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1
@j7n
I know exactly how the spectrograms look. I'm just curious what quality this tool assigns to each of those files.
2
Easy to ABX perfectly due to the approximate 100 mSec timing discrepancy.

I'm aware of the discrepancy. I didn't bother to sync the files because the idea is to see what quality this tool assigns to each file.

This would  work if only people could control their biases. Leaving such an obvious biasing influence in place obviously  defeats the purpose of DBTs.   If you don't fix it, it suggest  a malicious attempt to bias the tests to suit a personal agenda.

3
Easy to ABX perfectly due to the approximate 100 mSec timing discrepancy.

I'm aware of the discrepancy. I didn't bother to sync the files because the idea is to see what quality this tool assigns to each file.
4
I am using Foobar2000 as a software renderer for use with uPNP, using Linn Kinsky as a control point and it shows as 'foobar2000 Renderer', is there a way I can change this please.
5
You guys are paranoid!
Or a lot more clever and experienced than "clever" trolls think
6
That's exactly what I'm trying to do: inform myself about the technology so I can work it out for myself!
I'm not trying to be flippant here, but if you want to work it out for yourself from fundamentals you'll need to truly understand sampling theory, noise shaping and sigma delta modulation.  Most people who get thru an undergraduate degree in the sciences or math still apparently don't know enough (or can't apply the theory to practice enough) to understand the technical nuances.

As other's have said, the details of practical implementations, mastering, etc. swamp the technical differences.
7
At risk of getting my head bitten off again, here's another question that might appeal more to your reasoning:

Is there any Windows software (preferably free, or a trial version) where I can load a PCM and a DSD track simultaneously and subtract one from the other to display any difference (or NO difference!) between the two?

I can save you some work. 

If one held everything else constant, that is made them the same except for the format,  the PCM and DSD audio would be identically the same. Subtract them and you get a vanishing result.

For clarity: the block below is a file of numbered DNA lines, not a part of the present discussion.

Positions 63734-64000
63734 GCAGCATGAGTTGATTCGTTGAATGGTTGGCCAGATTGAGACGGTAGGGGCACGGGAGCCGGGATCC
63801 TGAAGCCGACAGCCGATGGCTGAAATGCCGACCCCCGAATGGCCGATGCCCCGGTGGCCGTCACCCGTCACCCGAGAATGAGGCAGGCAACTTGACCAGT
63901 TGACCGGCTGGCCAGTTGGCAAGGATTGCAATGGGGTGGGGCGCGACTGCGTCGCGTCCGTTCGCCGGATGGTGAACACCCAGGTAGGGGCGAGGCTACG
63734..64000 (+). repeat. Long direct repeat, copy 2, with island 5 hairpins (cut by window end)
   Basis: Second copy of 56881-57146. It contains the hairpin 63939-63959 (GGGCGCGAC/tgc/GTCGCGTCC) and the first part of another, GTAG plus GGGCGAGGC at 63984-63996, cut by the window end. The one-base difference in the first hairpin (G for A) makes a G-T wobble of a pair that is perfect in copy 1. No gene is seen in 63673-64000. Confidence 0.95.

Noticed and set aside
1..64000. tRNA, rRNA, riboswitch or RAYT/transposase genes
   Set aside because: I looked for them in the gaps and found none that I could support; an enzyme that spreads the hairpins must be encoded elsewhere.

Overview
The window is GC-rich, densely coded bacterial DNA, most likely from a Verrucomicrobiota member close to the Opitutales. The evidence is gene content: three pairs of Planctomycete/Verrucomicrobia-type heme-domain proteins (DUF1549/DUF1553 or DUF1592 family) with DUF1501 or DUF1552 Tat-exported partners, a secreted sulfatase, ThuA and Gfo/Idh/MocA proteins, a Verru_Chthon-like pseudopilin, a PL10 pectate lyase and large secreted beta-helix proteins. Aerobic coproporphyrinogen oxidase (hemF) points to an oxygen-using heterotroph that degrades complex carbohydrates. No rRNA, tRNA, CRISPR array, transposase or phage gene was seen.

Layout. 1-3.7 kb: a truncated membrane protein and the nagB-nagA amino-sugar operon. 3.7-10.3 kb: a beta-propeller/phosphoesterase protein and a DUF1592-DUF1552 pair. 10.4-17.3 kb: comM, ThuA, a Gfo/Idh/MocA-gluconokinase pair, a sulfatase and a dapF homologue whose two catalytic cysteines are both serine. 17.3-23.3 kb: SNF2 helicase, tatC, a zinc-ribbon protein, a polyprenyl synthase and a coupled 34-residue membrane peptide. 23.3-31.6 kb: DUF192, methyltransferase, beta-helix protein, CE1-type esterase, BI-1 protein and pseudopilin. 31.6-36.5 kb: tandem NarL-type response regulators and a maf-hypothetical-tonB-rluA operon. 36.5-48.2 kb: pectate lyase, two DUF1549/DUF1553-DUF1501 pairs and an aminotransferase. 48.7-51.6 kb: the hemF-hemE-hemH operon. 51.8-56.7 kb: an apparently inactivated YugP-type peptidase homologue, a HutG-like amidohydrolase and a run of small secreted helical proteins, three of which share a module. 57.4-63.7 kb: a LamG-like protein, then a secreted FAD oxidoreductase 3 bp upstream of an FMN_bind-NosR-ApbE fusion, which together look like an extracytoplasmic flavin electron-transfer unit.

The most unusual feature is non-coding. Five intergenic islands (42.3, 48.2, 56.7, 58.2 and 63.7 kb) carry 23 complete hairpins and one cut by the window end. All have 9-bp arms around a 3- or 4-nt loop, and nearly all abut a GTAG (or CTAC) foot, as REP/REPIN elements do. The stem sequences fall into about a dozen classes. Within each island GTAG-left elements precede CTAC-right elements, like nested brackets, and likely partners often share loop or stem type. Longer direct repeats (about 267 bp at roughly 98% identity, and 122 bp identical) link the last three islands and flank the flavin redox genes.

But, in just about  every commercial case everything was not held the same, so there will almost  always be some difference that actually has nothing to do with comparing DSD to PCM. For example, commercial recordings  of music that was previously released in PCM are typically remastered. So they are different, but not because one is DSD and the other is PCM.  They are not quite the same recording.
8
Think of PCM as round earth, and DSD as flat earth. If there was a discussion of those issues, would you have a hard time taking sides?  If one is sufficiently informed about these things, that is how it would look.

That's exactly what I'm trying to do: inform myself about the technology so I can work it out for myself!
9
Soldering is not the issue. If it had come unsoldered then it would no longer work. The traces have pulled loose from the board, so you need to apply a lump of glue to keep the jack from wiggling and tearing the traces.
10
At risk of getting my head bitten off again, here's another question that might appeal more to your reasoning:

Is there any Windows software (preferably free, or a trial version) where I can load a PCM and a DSD track simultaneously and subtract one from the other to display any difference (or NO difference!) between the two?
You have to convert the DSD to PCM with a low pass filter first.  You will have the inevitable problem of finding the best alignment before subtracting.  Also if you download two files you don't know the provenance of the two files.

The short version is that the reconstruction filter for the PCM and the low pass output filter for the DSD drive most of the differences you'd see.  If the PCM is a high enough sample rate the differences will be negligible.

More details: if you take a high rate test tone PCM file (say >= 2.8224MHz), band limit it to less than 1/2 of the PCM output frequency for the PCM test tone, convert the original high rate PCM to DSD, run the DSD output filter on that to get back to high rate PCM, align the outputs with the input and subtract each output from the input (at the original high rate), then:  for PCM outputs that are lower sample rate than twice the DSD output filer cutoff you'll see more difference between them and the original test tone than between the DSD and the original test tone.  Conversely if your output sample rate is more than twice the DSD output filter cutoff you'll see a bigger difference between the DSD output and the test tone.  All of these differences are more affected by the implementation of the reconstruction filter for the PCM and the DSD output low pass filter than by whether they were ever DSD or high rate PCM.

There will also be some low level noise (below -120dBFS) in the DSD output over the audio band (say up to 30 or 40kHz) and then some rising ultrasonic noise up to the DSD output filter cutoff.  That noise will never exceed -40dBFS for SACDs and for higher rate DSD can be more negligible.